And then hope beyond hope that it all works, somehow, because in your heart of hearts you know that bold experiments often go wrong. You are not really as confident as you appear. Your wife trained you while still quite young to be a good actor. In your private moments, and precisely because you are the prodigy you've been made out to be, you know that you're walking a tightrope, and that the moment you show signs of losing your balance the slings and arrows will start flying from below, aiming to knock you off. Et voilà, there you are, eighth president of the Republic. You can't quite believe it, mais en même temps, as everyone is now mocking you for saying, you knew all along that you would win. You just had that feeling--as all great gamblers do. Sometimes the odds catch up with them, of course, but for all your training in the arts of calculation, you've never really been a calculator. You've always trusted your instincts, no matter how unconventional, no matter what disapproval they aroused. Your presidency will be a classic contest of virtù contra fortuna. And we in the gallery will be grateful for what promises to be one of the better shows of recent times.


Tim said...

This reminds of Kevin Williamson's column in the National Review discussing the shift in the US Republican Party from being the party of Alex P Keaton to that of Joe the Plumber and Sarah Palin. The more I think of it Macron is a French Alex P Keaton.



"I was a Republican for about ten minutes in the 1980s, back when the GOP was the party of winners. On this point, everyone agreed: The Democrats insisted that the Republicans were the party of the wealthy, the elite, those who had “won life’s lottery,” the party of management over labor, the party of the establishment over the marginalized. We Republicans didn’t disagree, exactly: We thought we were the party of Alex P. Keaton. We were the party not only of the well-off and comfortable but also of those who aspired to be well-off and comfortable — especially those who were most confident we could and would achieve this. We enjoyed watching Nancy Reagan in her Oscar de la Renta gowns shooing Jimmy Carter and his sad little cardigans out of the White House."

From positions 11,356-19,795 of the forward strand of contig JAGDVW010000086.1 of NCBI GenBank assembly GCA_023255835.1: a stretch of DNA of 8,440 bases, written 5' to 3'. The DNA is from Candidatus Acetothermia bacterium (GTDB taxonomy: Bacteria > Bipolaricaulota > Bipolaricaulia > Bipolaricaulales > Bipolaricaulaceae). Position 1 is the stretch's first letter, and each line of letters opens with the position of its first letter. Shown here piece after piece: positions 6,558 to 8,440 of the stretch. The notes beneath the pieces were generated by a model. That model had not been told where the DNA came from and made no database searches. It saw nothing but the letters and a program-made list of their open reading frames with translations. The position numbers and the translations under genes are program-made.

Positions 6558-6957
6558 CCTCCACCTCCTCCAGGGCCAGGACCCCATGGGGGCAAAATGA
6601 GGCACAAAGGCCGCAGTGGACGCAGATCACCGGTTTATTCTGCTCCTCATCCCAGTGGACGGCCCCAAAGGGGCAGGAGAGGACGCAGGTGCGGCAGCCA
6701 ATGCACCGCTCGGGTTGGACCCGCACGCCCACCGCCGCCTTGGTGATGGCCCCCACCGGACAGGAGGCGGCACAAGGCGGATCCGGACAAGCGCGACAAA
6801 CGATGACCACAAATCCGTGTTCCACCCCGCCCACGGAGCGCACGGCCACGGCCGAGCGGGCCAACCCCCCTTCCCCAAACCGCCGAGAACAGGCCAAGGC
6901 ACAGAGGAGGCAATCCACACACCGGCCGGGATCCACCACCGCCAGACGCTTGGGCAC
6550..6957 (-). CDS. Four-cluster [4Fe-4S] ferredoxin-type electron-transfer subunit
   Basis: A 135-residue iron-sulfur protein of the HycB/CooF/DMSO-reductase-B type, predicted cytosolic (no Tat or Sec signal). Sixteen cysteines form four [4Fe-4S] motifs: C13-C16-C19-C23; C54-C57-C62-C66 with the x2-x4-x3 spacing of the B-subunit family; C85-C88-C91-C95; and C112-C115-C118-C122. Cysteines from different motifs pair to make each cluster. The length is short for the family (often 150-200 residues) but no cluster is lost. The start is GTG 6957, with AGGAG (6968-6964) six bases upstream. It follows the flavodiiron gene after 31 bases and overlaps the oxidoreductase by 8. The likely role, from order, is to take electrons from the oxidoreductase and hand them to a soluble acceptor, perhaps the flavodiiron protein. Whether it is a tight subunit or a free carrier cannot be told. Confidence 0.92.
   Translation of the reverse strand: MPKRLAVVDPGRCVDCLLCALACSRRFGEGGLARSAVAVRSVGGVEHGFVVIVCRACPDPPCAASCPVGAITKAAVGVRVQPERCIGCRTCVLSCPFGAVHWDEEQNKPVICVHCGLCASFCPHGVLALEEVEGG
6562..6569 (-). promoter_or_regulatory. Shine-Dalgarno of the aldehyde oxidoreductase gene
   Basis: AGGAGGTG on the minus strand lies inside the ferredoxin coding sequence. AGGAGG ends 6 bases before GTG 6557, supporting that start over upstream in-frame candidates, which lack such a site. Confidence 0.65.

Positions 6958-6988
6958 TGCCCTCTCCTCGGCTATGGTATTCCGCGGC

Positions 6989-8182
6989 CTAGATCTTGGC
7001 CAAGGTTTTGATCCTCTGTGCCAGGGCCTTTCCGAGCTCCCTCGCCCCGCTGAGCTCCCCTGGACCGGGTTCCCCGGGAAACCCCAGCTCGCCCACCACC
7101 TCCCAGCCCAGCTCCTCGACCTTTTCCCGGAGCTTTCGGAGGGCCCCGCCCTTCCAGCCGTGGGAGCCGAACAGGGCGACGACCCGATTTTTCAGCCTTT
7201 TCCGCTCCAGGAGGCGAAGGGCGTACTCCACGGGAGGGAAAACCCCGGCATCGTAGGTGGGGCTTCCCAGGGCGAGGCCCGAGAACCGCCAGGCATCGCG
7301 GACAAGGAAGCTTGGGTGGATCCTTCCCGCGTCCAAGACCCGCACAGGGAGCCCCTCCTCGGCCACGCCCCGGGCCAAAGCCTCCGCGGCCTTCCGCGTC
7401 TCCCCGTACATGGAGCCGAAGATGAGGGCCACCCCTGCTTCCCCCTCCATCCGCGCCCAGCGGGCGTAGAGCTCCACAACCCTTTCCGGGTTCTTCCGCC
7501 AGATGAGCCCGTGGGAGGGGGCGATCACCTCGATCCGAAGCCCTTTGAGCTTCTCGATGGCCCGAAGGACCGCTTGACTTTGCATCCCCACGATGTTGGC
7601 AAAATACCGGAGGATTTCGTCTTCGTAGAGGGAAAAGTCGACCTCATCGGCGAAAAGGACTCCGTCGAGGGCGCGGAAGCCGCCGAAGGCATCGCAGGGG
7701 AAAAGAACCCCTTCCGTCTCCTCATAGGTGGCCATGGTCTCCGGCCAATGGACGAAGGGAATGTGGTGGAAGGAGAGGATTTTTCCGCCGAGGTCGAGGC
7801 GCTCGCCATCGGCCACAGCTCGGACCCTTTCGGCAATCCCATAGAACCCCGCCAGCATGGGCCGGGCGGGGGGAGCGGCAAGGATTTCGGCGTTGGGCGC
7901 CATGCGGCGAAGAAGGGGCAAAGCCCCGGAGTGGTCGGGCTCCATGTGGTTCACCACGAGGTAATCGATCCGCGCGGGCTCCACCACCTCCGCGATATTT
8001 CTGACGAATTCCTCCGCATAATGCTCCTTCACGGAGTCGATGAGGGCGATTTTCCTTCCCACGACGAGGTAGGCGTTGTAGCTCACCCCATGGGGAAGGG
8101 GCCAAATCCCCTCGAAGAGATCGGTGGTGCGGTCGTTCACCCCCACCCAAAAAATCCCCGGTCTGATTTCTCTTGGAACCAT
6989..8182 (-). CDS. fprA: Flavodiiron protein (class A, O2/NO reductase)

This last line reminds of Emmanuel and Bridgette shooing the Jimmy Carteresque Hollande out of the Elysee.

dairy queen said...

I've been saying for over a year that Macron is a Stendhal character de part en part, so completely agree on the better show point, just ... those stories tend not to end well. Here's to hoping he's more Fabrice on the battlefield of Waterloo and less Julien under the protection of Pirard navigating the pitfalls of the seminary.

Robinson said...
This comment has been removed by the author.
Robinson said...